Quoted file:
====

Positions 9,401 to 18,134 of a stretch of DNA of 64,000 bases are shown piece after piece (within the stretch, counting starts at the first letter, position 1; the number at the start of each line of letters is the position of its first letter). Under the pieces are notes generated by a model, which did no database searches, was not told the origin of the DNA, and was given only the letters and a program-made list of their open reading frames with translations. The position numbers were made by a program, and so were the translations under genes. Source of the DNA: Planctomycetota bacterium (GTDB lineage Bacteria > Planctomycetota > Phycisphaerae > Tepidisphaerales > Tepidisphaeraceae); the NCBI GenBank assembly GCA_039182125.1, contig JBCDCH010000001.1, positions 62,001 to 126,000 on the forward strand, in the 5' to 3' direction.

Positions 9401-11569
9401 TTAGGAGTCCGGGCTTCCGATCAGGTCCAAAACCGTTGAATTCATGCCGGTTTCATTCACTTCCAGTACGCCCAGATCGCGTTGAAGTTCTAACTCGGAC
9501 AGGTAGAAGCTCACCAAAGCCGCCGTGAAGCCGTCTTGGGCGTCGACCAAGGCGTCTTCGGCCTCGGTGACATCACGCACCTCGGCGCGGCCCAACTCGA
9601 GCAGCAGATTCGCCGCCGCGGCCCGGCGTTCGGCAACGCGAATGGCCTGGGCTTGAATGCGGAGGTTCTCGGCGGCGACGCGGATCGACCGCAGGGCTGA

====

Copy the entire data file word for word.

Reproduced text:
Positions 9,401 to 18,134 of a stretch of DNA of 64,000 bases are shown piece after piece (within the stretch, counting starts at the first letter, position 1; the number at the start of each line of letters is the position of its first letter). Under the pieces are notes generated by a model, which did no database searches, was not told the origin of the DNA, and was given only the letters and a program-made list of their open reading frames with translations. The position numbers were made by a program, and so were the translations under genes. Source of the DNA: Planctomycetota bacterium (GTDB lineage Bacteria > Planctomycetota > Phycisphaerae > Tepidisphaerales > Tepidisphaeraceae); the NCBI GenBank assembly GCA_039182125.1, contig JBCDCH010000001.1, positions 62,001 to 126,000 on the forward strand, in the 5' to 3' direction.

Positions 9401-11569
9401 TTAGGAGTCCGGGCTTCCGATCAGGTCCAAAACCGTTGAATTCATGCCGGTTTCATTCACTTCCAGTACGCCCAGATCGCGTTGAAGTTCTAACTCGGAC
9501 AGGTAGAAGCTCACCAAAGCCGCCGTGAAGCCGTCTTGGGCGTCGACCAAGGCGTCTTCGGCCTCGGTGACATCACGCACCTCGGCGCGGCCCAACTCGA
9601 GCAGCAGATTCGCCGCCGCGGCCCGGCGTTCGGCAACGCGAATGGCCTGGGCTTGAATGCGGAGGTTCTCGGCGGCGACGCGGATCGACCGCAGGGCTGA